Boxers arrive from Baguio, trip home set


    EXCEPT for junior boxer Clint Jara, 13 boxers plus some coaches in the national training pool arrived in Manila yesterday from the Philippine Sports Commission training camp in Baguio City, according to PSC National Sports Association affairs department head Annie Ruiz.

    Ruiz said the group, led by six female and seven male boxers, is now at the Philsports Complex in Pasig City where “they are being kept in separate dorms.”

    She said that Jara, a native of Bacolod City, was advised to stay longer in Baguio by PSC physician William Occidental, who has been monitoring the athletes at the training camp, for further observation.

    “Dr. Occidental advised the boxer to remain in Baguio for a while for observation as a precaution,” she said, adding that national women’s coach Reynaldo Galido also stayed behind to keep Jara company.

    Jara tested negative last Tuesday for the COVID-19 virus after undergoing the polymerase chain reaction test last Saturday after his previous rapid test showed otherwise. The rest were found negative after taking the rapid test.

    Among those who came down with the boxers were coaches Mitchell Martinez, a former world amateur boxing champion, and Elias Recaido Jr., a gold medalist in the 1994 Hiroshima Asian, who went directly to their homes in Quezon City and Cavite, respectively, according to Ruiz.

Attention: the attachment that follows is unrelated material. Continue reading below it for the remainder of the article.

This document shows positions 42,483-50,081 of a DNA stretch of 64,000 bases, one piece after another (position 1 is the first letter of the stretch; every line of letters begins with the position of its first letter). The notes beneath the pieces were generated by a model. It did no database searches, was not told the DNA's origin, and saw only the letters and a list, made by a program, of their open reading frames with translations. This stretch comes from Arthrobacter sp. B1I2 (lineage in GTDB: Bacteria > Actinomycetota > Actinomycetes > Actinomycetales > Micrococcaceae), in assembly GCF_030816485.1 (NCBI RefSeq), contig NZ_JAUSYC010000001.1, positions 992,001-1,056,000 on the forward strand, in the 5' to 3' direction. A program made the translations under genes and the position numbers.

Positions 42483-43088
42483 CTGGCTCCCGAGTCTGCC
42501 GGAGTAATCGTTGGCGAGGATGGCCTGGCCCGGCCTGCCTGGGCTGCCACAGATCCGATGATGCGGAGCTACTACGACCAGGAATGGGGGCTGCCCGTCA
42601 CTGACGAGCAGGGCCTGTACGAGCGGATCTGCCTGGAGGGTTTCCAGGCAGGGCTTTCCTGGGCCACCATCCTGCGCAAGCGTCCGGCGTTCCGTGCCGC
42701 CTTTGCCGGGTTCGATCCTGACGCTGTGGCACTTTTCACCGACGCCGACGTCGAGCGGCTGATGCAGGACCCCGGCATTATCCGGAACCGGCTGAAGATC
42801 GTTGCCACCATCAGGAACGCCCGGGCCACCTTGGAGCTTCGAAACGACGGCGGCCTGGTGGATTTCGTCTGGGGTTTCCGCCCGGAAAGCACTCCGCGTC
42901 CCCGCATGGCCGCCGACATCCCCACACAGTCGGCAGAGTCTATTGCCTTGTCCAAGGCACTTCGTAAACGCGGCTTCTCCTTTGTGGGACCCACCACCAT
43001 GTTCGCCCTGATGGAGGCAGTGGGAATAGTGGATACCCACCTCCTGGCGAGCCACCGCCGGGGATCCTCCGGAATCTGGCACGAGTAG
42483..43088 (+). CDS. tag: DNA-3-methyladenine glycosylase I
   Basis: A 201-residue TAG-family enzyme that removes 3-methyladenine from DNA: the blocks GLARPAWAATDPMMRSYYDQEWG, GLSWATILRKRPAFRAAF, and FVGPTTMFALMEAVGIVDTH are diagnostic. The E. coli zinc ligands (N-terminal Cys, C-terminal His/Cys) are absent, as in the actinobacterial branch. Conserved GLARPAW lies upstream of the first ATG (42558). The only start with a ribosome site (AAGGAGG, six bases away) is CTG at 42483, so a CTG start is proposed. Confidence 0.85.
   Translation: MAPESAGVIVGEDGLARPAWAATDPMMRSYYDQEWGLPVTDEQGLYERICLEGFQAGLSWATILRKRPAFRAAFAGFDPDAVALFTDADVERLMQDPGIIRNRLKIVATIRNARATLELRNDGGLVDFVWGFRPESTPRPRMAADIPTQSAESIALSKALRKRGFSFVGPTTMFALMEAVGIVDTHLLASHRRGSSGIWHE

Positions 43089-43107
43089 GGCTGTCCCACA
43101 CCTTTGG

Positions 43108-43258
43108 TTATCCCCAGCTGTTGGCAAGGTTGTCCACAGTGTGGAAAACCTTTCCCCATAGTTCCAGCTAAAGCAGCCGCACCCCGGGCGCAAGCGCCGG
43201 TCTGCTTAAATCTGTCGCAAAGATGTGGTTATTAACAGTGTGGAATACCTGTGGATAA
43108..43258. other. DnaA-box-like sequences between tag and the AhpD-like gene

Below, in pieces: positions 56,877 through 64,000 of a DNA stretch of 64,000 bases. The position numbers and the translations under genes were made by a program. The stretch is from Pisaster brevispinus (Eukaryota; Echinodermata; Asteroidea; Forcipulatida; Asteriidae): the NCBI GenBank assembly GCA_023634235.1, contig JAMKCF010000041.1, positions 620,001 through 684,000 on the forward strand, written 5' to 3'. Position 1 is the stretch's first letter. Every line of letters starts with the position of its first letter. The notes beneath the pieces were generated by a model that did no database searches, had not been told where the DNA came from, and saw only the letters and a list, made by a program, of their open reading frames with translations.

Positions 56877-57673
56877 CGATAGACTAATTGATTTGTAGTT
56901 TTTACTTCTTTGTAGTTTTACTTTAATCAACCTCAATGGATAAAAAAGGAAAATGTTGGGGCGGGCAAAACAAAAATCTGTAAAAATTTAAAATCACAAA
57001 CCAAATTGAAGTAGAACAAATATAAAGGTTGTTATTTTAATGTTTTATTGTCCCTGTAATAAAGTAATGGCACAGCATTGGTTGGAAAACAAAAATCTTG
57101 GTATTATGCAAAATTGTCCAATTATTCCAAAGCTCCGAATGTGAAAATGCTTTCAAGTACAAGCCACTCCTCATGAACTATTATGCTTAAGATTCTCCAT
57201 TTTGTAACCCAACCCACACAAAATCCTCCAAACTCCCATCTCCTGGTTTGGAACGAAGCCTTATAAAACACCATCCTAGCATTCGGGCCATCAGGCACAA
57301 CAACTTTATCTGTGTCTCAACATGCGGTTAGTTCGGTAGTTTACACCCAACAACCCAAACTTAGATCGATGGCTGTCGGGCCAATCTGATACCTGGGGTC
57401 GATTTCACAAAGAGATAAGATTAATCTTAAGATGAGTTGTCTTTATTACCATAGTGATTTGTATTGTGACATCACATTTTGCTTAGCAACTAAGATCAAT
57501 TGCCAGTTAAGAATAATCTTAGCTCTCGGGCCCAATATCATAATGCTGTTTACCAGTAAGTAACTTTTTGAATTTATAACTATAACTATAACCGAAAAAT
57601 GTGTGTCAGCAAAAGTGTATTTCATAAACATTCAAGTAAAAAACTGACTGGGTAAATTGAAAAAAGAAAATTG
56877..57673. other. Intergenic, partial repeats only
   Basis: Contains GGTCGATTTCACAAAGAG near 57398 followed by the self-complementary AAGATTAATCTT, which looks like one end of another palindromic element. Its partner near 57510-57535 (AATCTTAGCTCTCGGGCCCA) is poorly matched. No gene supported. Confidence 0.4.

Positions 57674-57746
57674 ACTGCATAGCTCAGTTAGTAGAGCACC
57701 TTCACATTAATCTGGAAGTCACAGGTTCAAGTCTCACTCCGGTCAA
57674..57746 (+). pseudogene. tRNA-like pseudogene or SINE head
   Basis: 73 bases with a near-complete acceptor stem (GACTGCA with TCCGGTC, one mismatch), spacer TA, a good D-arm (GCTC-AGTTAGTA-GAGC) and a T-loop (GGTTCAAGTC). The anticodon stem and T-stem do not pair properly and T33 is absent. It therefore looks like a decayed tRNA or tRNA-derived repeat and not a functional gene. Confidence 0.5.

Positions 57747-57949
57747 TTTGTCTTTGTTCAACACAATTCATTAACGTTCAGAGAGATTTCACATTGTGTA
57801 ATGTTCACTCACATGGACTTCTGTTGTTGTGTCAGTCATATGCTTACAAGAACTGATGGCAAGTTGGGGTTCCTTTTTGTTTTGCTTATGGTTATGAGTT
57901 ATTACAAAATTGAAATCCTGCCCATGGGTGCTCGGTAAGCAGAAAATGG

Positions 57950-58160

Expected to travel back to Davao City were world champion and 30th Southeast Asian Games gold champion Nesthy Petecio and his younger brother Norlan, a member of the youth squad, while Olympic hopeful Irish Magno would return to her hometown in Iloilo.

    “While they stay at the dorms, the PSC will book their flights to their respective provinces and secure their travel pass from the city government of Pasig where the Philsports Complex is located,” Ruiz said. “We have also secured entry permits from local government units where they live.”

    The boxers and coaches have been cooped up in the PSC training camp in Baguio since the national government locked down Luzon in mid-March to contain the spread of the deadly virus.

    Only when travel restrictions were eased were they allowed by Baguio City officials to come down to Manila.